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Secular PowersHumility in Modern Political Thought$
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Julie E. Cooper

Print publication date: 2013

Print ISBN-13: 9780226081298

Published to Chicago Scholarship Online: May 2014

DOI: 10.7208/chicago/9780226081328.001.0001

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PRINTED FROM CHICAGO SCHOLARSHIP ONLINE (www.chicago.universitypressscholarship.com). (c) Copyright University of Chicago Press, 2020. All Rights Reserved. An individual user may print out a PDF of a single chapter of a monograph in CHSO for personal use.date: 09 April 2020

Introduction

Introduction

Chapter:
(p.1) Introduction
Source:
Secular Powers
Author(s):

Julie E. Cooper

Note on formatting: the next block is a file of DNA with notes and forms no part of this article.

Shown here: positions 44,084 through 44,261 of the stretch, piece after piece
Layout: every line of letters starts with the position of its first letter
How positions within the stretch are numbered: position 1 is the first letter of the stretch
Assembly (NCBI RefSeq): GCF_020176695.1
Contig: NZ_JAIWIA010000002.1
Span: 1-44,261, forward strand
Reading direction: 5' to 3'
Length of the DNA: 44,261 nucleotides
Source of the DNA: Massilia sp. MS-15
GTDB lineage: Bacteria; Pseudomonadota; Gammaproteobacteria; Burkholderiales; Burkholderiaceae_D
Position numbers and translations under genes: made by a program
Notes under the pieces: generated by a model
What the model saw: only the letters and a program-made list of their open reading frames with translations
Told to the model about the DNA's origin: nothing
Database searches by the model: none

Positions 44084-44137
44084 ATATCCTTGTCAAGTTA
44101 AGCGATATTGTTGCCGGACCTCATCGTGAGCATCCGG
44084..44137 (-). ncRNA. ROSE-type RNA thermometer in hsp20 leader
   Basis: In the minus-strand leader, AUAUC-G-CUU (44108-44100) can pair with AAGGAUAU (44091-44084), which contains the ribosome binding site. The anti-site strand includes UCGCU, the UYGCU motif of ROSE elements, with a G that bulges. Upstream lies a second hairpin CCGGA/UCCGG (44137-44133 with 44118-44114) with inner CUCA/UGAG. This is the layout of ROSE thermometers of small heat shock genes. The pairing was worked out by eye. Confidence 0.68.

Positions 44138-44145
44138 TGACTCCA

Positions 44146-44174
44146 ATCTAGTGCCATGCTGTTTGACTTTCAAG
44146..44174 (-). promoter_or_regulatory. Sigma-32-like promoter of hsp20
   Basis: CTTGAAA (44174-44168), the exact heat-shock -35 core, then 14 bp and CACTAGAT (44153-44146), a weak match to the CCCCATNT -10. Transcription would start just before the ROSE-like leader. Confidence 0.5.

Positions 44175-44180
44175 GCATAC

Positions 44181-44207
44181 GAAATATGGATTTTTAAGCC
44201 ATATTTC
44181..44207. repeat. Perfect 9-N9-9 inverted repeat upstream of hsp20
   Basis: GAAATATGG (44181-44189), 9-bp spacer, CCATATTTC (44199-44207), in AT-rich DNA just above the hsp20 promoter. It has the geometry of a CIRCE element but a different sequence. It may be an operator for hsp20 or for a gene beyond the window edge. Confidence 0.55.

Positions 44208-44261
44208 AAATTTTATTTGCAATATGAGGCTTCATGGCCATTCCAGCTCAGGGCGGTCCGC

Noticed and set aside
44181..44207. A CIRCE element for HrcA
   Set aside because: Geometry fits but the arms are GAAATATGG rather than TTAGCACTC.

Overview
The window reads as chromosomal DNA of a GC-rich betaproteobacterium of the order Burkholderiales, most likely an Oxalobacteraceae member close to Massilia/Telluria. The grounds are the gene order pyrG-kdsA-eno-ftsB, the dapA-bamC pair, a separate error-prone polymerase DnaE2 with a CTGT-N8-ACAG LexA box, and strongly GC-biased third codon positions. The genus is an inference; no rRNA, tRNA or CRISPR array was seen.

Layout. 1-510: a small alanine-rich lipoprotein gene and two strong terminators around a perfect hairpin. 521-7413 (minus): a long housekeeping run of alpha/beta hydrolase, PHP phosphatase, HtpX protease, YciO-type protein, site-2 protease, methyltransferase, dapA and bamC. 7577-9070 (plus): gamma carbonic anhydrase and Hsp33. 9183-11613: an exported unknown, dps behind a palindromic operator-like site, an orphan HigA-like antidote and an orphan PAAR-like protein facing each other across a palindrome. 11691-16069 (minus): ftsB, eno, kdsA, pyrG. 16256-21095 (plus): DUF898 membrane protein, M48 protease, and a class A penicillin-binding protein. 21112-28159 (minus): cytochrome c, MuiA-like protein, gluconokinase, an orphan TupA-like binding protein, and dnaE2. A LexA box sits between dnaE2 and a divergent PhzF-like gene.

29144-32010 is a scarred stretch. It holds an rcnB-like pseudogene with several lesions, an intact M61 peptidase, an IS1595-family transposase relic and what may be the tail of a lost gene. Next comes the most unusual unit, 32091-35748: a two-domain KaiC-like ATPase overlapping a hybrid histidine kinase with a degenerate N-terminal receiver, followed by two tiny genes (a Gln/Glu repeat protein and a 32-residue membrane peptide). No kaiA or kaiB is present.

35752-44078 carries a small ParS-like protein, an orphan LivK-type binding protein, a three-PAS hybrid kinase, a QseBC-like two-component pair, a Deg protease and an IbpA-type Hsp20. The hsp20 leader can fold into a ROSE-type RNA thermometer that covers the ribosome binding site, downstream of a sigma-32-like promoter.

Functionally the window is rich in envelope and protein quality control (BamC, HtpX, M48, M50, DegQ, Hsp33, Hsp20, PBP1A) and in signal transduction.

Publisher:
University of Chicago Press
DOI:10.7208/chicago/9780226081328.003.0001

This chapter introduces the themes and argument of the book as a whole. Tracing the emergence and development of a secular, non-Augustinian critique of pride in early modern philosophy, this book challenges narratives that equate secularity with human self-deification. The chapter describes the practice of genealogy as the method appropriate to such an investigation. Finally, the chapter challenges the notion of religion prevalent within contemporary political theory, arguing that theological questions are inescapable for modern political theorists.

Keywords:   St. Augustine, Secularity, Genealogy, Religion, Political Theory, Early modern philosophy, Pride, theology

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